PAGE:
In the 1990s, after I began to be recognized as a high-volume, thoughtful, well-educated cataract surgeon, I became what is known as a key opinion leader for industry. Speaker panels at major meetings at that time were composed almost exclusively of men. As I became a more frequent teacher and writer, I was recognized as one of the few high-volume female surgeons in the world and was invited to share my experience with others. My sole criterion was what ultimately benefited patients. When I believed in a machine or a product, I spoke or wrote convincingly based on sound reasoning and experience. Although I was never on industry’s payroll, I became sought after, even by competitors, both to express my opinions and, I suspect, to diversify some of these panels.
I had always worked in a man’s world. As a member of the second class of women who matriculated to Princeton University, one of only a handful of women in my medical school class, and the only woman—at first—in my residency at the University of Iowa, I thought I knew how to behave, compete, and contribute as a distinct minority in these settings.
After one particular national ophthalmology meeting, during which I felt I had contributed useful information about surgical technique and technology, one of the big players in industry strongly suggested that I accept pointers from a public speaking coach. This company experienced difficulty recruiting certain individuals for public panel participation who viewed me as “too aggressive.” Had I been a man, I suspect that my behavior would have been interpreted as admirably assertive, and not threatening or offensive.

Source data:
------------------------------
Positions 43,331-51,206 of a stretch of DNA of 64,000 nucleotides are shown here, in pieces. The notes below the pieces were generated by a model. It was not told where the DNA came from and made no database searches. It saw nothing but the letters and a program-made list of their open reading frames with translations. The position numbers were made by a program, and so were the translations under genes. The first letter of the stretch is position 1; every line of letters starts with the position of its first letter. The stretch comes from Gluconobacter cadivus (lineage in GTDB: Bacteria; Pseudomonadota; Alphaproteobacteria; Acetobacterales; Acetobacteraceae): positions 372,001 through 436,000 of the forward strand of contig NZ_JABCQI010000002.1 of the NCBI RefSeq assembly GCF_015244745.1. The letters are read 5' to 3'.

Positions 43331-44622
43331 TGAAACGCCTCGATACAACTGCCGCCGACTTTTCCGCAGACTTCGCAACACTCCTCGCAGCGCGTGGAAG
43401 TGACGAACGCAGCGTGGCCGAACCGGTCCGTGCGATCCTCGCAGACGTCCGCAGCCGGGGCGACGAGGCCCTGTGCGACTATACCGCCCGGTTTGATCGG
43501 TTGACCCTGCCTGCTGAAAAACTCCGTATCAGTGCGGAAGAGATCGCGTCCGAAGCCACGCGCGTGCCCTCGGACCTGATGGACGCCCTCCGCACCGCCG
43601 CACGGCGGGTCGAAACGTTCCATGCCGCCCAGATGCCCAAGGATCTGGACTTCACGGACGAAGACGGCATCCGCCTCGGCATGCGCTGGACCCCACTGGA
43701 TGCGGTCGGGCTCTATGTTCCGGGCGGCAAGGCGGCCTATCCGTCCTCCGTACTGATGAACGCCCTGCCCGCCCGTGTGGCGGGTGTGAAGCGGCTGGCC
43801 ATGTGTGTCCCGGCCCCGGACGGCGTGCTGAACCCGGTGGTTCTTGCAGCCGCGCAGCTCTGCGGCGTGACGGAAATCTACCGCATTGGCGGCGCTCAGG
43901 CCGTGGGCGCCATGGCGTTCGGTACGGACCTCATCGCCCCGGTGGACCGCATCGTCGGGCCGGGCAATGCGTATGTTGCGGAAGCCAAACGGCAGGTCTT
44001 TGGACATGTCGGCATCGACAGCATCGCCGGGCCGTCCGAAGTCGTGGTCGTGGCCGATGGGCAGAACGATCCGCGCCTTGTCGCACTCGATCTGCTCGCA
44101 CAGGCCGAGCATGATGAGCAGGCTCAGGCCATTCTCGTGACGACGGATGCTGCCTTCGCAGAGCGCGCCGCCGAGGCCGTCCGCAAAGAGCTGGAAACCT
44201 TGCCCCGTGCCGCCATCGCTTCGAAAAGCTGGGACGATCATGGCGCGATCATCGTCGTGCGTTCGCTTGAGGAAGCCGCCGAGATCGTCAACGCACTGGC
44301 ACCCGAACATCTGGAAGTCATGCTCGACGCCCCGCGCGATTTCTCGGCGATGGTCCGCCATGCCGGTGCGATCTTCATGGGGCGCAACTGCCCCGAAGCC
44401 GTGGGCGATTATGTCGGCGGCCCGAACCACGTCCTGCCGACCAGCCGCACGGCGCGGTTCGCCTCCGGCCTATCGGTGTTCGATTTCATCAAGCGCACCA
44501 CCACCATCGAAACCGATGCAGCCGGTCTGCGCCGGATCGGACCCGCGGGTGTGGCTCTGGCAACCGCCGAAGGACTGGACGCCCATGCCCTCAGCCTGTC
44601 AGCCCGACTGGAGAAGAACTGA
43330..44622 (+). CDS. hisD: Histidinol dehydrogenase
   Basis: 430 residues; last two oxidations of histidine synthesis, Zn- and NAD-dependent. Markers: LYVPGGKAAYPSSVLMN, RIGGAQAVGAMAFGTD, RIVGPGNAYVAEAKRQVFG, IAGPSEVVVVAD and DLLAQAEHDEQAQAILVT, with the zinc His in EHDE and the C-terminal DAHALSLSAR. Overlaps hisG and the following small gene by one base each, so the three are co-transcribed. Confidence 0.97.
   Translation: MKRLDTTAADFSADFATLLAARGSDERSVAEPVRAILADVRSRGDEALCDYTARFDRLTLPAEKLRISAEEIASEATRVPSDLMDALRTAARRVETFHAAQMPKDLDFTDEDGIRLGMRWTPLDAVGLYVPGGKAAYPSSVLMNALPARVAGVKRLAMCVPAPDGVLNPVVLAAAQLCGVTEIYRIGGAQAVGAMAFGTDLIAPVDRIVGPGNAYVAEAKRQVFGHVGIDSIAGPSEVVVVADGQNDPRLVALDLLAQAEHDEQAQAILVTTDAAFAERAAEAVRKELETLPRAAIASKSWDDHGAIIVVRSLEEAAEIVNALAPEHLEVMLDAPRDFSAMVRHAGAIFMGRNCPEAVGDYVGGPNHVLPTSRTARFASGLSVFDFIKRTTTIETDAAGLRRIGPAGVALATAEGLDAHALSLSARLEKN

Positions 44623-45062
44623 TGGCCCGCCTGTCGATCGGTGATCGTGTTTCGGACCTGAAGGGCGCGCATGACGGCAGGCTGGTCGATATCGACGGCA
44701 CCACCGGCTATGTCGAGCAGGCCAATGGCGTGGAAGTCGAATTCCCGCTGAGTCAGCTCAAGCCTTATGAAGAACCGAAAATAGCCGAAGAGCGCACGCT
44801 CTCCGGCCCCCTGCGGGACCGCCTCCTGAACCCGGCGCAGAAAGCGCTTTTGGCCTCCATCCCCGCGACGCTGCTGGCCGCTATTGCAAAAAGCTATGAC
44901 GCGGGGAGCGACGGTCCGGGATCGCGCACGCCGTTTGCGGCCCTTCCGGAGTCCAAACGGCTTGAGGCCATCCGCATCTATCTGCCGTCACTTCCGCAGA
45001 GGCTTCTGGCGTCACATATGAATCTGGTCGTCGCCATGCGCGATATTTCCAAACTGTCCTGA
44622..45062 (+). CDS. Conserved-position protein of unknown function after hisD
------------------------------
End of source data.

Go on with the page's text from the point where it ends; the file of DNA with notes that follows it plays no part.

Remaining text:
I could easily have taken offense and refused the offer in anger. Instead, I decided that if my world wasn’t changing as fast as I would like, and I wanted to effectively communicate my experience, I would need to adapt. I accepted the offer.
I truly think this experience enhanced my ability to communicate my ideas and techniques successfully, and even to affect practice patterns around the world. It certainly made me more likely to be invited to publicly participate in a meaningful way. I subsequently have had the privilege to perform live interactive satellite surgery and to become involved in the testing and development of equipment and techniques. I have been privileged to help advance our profession and, I hope, my gender. Without the ear of experts within and outside of industry, I would not have been as successful as an early adopter and teacher.
Although perhaps the perceptions of others were unfair or misconstrued, I came to recognize that militancy may not succeed as a first step in communication. Adapting to the needs of others, even if it means modifying one’s own style, allowed me to be an advocate for my gender in ophthalmology and to give my patients their best outcomes (Figures 1 and 2).